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11 Dec 20 · mCollins · #Bigquery ·   Bookmark  

Column Level access control and security in Google BigQuery

Protecting PII & PHI and other sensitive information and controlling fine grained access to them has always been a challenge in Data Warehousing. Traditionally, we use to create multiple views for different levels of user access. BigQuery elegantly solves this issue with column-level security

  • PII - Personally identifiable information eg. SSN, Passport No, Drivers License numbers
  • PHI - Protected health information
  • PCI - Protected Card information eg. Credit Card Numbers, CVV etc.

What is BigQuery Column Level Security

Using BigQuery Column-level security, you can create policies that check, at query time, whether a user has proper access to read that specific column. Column-level security is enforced on top of the existing dataset level access control. A user needs both dataset permission and policy tag permission in order to access data protected by column-level security

How to setup Column-level security in BigQuery

It all starts with the Data Catalog, which is the data discovery and metadata management service from Google. First, you define a taxonomy (Collection) and policy tags (Individual columns types) in data Catalog

Assign policy tags to your BigQuery columns. In BigQuery Web UI, Click on the table name to show its schema, use schema annotations to assign a policy tag to each column where you want to restrict access

Then click on "Add policy tag" to assign a access policy to that column

The next steps is to use Identity and Access Management (IAM) policies to restrict access to each policy tag. You need to provide "Fine grained access" to the "Policy tag" that you defined on the column to the IAM group in order for the user to query the columns that are  level security enforced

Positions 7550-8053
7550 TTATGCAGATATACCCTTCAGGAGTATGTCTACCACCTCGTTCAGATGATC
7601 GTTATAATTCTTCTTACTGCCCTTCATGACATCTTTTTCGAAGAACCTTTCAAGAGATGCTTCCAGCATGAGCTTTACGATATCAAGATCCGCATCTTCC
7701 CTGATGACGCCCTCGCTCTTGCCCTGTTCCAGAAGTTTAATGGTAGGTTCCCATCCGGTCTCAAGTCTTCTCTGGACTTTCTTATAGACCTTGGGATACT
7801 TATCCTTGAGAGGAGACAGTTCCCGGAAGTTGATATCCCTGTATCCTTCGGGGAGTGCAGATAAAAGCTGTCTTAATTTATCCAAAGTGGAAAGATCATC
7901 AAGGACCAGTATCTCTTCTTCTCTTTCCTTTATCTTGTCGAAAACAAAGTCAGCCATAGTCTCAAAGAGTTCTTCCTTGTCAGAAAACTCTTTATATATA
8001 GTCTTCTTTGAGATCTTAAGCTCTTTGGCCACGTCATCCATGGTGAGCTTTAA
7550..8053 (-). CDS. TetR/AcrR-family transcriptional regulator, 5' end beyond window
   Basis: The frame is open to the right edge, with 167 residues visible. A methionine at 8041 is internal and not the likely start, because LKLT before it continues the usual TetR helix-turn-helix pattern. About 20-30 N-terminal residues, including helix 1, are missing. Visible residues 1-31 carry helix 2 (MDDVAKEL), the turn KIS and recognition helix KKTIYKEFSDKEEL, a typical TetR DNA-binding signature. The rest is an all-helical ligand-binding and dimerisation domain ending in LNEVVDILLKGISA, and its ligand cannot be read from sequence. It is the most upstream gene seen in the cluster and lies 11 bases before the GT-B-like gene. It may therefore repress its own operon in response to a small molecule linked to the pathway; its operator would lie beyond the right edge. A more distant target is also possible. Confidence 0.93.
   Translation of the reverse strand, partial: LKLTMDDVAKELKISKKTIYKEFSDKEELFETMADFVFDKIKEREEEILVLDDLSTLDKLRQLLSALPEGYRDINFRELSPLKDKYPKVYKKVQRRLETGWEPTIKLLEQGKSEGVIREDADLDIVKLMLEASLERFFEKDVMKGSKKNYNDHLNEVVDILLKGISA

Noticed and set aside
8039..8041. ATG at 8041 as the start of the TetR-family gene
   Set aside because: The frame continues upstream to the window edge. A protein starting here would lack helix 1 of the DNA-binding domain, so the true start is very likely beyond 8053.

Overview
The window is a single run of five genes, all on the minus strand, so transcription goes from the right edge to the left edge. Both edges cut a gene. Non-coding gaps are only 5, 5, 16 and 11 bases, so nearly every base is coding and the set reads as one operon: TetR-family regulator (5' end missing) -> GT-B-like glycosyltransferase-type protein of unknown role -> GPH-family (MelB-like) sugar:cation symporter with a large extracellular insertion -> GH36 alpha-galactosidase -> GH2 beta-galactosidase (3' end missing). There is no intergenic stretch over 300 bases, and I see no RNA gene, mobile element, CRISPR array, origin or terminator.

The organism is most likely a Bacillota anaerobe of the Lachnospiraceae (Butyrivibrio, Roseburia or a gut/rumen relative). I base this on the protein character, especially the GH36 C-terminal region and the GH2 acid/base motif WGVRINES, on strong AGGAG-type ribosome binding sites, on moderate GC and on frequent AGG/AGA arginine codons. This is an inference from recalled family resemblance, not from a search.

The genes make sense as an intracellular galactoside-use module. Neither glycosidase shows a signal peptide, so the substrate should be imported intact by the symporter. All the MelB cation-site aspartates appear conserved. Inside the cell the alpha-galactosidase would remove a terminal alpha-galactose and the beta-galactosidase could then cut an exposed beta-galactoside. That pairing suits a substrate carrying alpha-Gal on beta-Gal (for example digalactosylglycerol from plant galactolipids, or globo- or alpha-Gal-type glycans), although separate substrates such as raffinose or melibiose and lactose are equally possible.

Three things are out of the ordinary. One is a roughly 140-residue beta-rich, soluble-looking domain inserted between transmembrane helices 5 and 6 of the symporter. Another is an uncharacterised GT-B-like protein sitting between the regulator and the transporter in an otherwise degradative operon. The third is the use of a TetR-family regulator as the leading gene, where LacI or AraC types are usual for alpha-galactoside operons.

Enforcing Column Level security using bq CLI

You can also set the policy tag using the bq update command. Copy the policy id url from the Data Catalog and run the update

[
...
{
"name": "ssn",
"type": "STRING",
"mode": "REQUIRED",
"policyTags": {
"names": ["projects/project-id/locations/location/taxonomies/taxonomy-id/policyTags/policytag-id",]
}
},
...
]

Reading data from tables with Column level security

If you don't have access to the policy, you will not be able to query only the columns with column level security enforced.

  • If you have dataset access and has the Data Catalog Fine-Grained Reader role, the column data is available to the user. The user runs a query as normal.
  • If you have dataset access but does not have the Data Catalog Fine-Grained Reader role, the column data is not available to you. If you run SELECT *, you will receive an error which lists the column(s) that you cannot access. To resolve the error, you can modify the query to exclude the columns that you don't have access to
SELECT * EXCEPT (ssn) FROM ...
  • Views behave the same way. Only when you have access to table and column you can query the view column. otherwise you will have to choose the list of columns instead of a SELECT *

Loading data to a table with Column Level Security

If you have full access (both Table and the Columns) all data load / modify operations will work fine without any issues

If you only have table access and no column level clearance,

  • Inserts will work fine
  • Updates / Deletes / Merge will not work
  • Loading files is not allowed
  • Streaming inserts are allowed

Limitations of BigQuery Column Level Security

  • If you overwrite the destination table, you will lose the policy tags on the table
  • The inability to define the column policies on the table DDLs
  • A column can have only one policy tag

BigQuery Column Level Security Pricing

In addition to the standard BigQuery pricing, there is also a cost associated with using the Data Catalog. Data Catalog has two part pricing

1. You pay for the storage size of the metadata in Data Catalog
2. You pay for the Data Catalog API operations